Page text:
Atom Araullo, one of the country's most promising broadcast journalists, could have been a scientist.
The 26 year-old anchor of Kalye: Mga Kuwento sa Lansangan, has a degree in Applied Physics from the University of the Philippines. He also graduated from the Philippine Science High School.
Atom, however, said it was no surprise for him to become a journalist. "The lack of job opportunities for science graduates like me is a factor, but then I have always wanted to empower people to become agents for change, and as a journalist I can do that by showing them the real condition of our society."
The former student leader found himself in a familiar position when he hosted the concert for the youth organized by ABS-CBN's "Boto Mo, iPatrol Mo: Ako ang Simula" movement and YouthVote Philippines last May 11. Atom spoke before thousands of young Filipinos, urging them to use their right to vote.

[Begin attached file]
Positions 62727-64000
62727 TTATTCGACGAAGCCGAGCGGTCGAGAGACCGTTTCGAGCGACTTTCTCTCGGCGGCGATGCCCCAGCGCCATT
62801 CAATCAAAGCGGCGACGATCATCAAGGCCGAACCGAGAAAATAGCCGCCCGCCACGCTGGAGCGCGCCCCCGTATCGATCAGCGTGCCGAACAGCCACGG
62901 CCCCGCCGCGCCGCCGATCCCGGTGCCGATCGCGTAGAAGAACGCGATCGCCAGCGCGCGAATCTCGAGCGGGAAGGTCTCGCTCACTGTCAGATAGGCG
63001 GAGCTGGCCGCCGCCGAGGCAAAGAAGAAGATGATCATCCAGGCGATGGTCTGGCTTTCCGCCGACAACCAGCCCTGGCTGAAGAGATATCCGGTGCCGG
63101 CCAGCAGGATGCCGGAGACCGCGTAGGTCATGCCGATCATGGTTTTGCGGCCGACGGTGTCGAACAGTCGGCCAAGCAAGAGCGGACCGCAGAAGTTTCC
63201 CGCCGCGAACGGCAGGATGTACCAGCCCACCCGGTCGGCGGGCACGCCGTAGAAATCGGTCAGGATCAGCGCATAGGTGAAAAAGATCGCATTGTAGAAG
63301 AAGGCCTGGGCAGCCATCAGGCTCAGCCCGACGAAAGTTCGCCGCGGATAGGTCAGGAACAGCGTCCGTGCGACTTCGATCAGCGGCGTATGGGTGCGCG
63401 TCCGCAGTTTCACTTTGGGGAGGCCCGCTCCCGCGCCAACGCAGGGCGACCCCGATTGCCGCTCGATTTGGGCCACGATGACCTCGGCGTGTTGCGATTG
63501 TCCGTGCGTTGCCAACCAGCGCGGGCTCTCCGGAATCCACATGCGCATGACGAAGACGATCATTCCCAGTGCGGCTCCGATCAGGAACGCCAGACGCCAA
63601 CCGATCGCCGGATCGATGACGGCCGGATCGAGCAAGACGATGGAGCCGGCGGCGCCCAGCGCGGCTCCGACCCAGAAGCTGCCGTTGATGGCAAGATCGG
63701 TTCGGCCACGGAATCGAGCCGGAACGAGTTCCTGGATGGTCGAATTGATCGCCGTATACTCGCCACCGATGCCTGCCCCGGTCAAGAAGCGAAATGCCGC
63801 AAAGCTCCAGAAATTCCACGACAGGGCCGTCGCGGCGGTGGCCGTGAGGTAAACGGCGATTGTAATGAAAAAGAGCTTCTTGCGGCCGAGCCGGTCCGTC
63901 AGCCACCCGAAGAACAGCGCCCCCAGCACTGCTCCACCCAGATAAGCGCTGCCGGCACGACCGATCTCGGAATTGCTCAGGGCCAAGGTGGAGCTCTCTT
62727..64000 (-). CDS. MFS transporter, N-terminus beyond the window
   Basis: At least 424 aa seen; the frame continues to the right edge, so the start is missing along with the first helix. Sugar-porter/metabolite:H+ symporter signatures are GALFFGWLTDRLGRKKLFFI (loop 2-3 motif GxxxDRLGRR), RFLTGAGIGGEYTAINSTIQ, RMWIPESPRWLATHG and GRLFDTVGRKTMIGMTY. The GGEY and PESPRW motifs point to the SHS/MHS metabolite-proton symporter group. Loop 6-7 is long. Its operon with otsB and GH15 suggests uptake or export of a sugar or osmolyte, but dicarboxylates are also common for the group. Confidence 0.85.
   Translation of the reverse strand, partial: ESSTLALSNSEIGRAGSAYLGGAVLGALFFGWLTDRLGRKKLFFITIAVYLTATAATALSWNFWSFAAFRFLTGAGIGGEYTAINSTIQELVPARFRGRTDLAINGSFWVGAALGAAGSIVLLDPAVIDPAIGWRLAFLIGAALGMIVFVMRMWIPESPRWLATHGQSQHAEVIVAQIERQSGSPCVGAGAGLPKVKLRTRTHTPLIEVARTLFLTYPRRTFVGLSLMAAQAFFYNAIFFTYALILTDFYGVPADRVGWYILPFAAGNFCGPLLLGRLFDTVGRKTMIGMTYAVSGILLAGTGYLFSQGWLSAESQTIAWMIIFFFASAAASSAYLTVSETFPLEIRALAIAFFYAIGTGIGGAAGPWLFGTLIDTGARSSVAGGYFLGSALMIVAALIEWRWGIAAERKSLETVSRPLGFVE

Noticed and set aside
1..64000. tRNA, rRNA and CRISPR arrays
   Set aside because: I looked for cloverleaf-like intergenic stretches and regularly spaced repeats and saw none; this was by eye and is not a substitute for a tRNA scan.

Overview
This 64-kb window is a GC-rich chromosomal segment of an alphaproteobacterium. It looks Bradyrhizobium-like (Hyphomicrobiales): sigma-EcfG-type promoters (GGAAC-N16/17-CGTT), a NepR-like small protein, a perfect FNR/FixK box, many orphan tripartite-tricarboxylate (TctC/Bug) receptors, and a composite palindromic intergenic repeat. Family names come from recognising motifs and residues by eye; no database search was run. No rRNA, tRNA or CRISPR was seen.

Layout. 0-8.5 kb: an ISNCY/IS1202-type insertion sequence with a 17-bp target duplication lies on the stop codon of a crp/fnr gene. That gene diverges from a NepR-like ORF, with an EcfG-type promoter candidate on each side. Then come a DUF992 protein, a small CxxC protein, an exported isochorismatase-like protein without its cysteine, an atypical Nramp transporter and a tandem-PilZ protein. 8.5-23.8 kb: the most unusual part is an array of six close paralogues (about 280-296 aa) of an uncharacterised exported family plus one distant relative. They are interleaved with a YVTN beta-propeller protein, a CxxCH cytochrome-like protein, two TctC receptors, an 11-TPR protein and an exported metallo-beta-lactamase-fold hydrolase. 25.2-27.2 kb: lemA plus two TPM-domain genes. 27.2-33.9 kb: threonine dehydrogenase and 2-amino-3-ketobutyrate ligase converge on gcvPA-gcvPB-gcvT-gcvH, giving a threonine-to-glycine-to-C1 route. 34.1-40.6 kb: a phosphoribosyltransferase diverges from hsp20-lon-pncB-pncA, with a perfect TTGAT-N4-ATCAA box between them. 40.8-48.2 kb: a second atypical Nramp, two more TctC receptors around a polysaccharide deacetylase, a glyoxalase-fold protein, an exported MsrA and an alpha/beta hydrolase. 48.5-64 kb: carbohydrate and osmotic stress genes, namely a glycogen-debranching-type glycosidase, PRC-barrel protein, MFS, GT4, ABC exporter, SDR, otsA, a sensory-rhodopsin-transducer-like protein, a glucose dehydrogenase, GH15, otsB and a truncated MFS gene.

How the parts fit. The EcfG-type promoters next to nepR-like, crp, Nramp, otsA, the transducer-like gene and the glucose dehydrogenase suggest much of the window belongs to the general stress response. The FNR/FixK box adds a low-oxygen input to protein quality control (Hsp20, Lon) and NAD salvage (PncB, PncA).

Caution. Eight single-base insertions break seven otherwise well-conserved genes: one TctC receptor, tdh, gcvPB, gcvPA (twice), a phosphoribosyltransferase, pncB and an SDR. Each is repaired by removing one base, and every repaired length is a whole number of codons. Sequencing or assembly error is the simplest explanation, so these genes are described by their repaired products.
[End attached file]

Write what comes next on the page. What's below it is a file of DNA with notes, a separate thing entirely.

All these considered, he believes his science education was not put to waste in his chosen profession. "There are disciplines in science that I use in my job as reporter and anchor like the scientific process, being critical, and presenting ideas in an organized form.
He will surely put these lessons to use when he exposes the selling of vegetable scraps in wet markets this Monday, May 25, on Kalye. Trash-bound vegetables are said to be picked from dirty market floors, repackaged, and sold as new products to unsuspecting consumers.
Meanwhile, Anthony Taberna will fuel the discussion on the safeness of bottled diesel being sold to jeepney and tricycle drivers. Sol Aragones will follow by uncovering the new modus operandi of carnappers in the Philippines.
Join Anthony Taberna, Sol Aragones, and Atom Araullo on Kalye this Monday (May 25), right after Bandila on ABS-CBN.